Following the announcement of the new National Automotive Policy (NAP) by the Ministry of International Trade and Industry earlier today, UMW Toyota Motor (UMWT) has released a statement saying that it welcomes and supports the government’s directions for the automotive industry.
“We are pleased that the government has provided an updated ‘roadmap’ for the development of the industry and this will provide direction and guidance which will be of great value to forward planning, especially where investments in Malaysia are concerned,” said Ravindran K., President of UMW Toyota Motor Sdn. Bhd.
However, the company also added that it is keen to support NAP 2020’s objectives “when the specifications and expectations are clear,” which is a very polite way of referencing to the lack of clarity with NAP 2020.
“It is also hoped that government will continue to be giving incentives for a sufficient length of time. This will help to justify investment and provide reasonable returns on investment.
“With the Energy Efficient Vehicle (EEV) specifications being updated, UMWT hopes that ample time will be provided before implementation for proper review.”
“UMWT is planning to introduce more CKD hybrid vehicles in the future here in Malaysia”, said Ravindran K.
“We urge government to support in increasing the incentives provided to spur the hybrid market in Malaysia.”
The last hybrid vehicle produced by UMW Toyota Motor’s Shah Alam plant was the Toyota Camry Hybrid, which was discontinued in 2018.
UMWT did not say much about the planned hybrid model, but we understand that the company is building a business case for a Toyota Corolla Altis Hybrid.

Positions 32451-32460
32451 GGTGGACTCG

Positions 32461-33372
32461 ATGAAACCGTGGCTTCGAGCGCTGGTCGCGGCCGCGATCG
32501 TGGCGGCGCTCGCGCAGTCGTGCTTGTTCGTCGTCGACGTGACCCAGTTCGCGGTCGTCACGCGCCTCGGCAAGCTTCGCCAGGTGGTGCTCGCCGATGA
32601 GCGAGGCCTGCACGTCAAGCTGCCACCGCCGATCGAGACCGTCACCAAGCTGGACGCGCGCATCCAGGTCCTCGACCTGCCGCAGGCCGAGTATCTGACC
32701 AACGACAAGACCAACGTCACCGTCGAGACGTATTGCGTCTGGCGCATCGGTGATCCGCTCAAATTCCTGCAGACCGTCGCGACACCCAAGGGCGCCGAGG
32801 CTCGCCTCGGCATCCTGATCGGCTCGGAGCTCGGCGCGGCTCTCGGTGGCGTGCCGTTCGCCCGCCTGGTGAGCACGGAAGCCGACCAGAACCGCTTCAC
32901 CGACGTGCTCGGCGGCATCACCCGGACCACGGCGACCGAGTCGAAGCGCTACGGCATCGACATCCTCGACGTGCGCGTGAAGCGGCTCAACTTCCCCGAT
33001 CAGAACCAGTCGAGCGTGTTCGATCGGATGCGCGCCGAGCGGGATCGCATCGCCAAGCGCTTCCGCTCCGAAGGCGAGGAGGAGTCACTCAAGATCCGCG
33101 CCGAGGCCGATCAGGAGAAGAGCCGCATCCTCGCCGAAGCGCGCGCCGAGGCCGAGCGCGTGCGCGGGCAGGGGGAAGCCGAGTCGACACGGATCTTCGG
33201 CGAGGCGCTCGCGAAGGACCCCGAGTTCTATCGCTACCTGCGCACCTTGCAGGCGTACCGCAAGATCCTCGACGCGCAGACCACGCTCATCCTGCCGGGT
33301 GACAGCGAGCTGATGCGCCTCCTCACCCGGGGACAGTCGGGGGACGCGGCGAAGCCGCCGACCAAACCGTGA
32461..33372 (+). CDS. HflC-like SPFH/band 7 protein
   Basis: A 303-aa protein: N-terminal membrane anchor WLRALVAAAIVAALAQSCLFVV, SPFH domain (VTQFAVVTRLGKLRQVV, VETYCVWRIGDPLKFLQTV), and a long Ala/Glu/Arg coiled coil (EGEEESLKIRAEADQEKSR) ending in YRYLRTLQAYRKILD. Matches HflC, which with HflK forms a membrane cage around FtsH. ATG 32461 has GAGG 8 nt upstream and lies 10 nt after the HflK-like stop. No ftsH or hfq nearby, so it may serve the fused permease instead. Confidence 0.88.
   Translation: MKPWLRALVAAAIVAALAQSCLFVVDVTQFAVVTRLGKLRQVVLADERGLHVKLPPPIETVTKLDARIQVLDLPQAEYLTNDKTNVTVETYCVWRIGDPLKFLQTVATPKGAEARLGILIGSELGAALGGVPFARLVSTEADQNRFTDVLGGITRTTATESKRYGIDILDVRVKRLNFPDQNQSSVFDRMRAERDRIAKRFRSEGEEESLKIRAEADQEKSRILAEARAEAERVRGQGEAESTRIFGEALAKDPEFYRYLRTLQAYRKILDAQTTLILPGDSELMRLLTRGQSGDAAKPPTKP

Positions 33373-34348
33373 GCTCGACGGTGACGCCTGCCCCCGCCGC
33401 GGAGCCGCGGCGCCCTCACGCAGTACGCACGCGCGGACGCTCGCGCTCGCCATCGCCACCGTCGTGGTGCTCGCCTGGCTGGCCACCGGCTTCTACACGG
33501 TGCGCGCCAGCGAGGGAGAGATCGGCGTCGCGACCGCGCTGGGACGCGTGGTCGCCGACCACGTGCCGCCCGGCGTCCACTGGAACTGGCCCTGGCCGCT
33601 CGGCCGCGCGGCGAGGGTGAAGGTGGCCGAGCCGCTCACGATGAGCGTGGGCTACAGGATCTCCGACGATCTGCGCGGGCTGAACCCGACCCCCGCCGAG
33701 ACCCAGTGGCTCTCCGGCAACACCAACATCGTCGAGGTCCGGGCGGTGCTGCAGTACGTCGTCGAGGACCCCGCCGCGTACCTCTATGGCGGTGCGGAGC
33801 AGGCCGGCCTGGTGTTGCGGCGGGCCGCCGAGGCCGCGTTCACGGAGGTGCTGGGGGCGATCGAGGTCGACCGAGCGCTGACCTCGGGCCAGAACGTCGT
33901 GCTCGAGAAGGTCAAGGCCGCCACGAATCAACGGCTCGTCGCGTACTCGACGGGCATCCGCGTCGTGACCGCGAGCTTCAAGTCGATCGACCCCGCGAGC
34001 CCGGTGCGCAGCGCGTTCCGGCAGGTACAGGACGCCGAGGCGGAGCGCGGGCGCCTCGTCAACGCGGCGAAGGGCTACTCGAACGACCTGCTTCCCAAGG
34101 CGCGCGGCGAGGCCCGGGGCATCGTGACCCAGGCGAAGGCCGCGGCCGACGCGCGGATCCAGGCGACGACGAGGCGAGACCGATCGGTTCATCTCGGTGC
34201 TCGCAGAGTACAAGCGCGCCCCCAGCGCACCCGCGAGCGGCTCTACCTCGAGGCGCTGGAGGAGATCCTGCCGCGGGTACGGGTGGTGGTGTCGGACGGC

NAP 2020 continues to provide provisions for Energy Efficient Vehicles (EEVs), which offers lower excise duties for locally-assembled fuel efficient vehicles but the contention has always been its vague guidelines and unclear expiry period.
For example, nobody is able to explain why China-made versions of the Proton X70 qualifies as an EEV, which was supposed to be exclusive to locally-assembled models.
Manufacturers also need to periodically renew the incentives. Some manufacturers say their validity runs for only one year while others say it’s for a few years. In any case, nobody knows when EEV incentives will be terminated.
Without long term clarity and stability in policy, manufacturers find it difficult to plan ahead or justify for more investments.
Deputy Chairman Akio Takeyama added, “We are always grateful to the ministries and agencies for their guidance, support and cooperation and give assurance that we will do our part to help develop not just the Malaysian automotive industry but also strive to contribute back to the society.”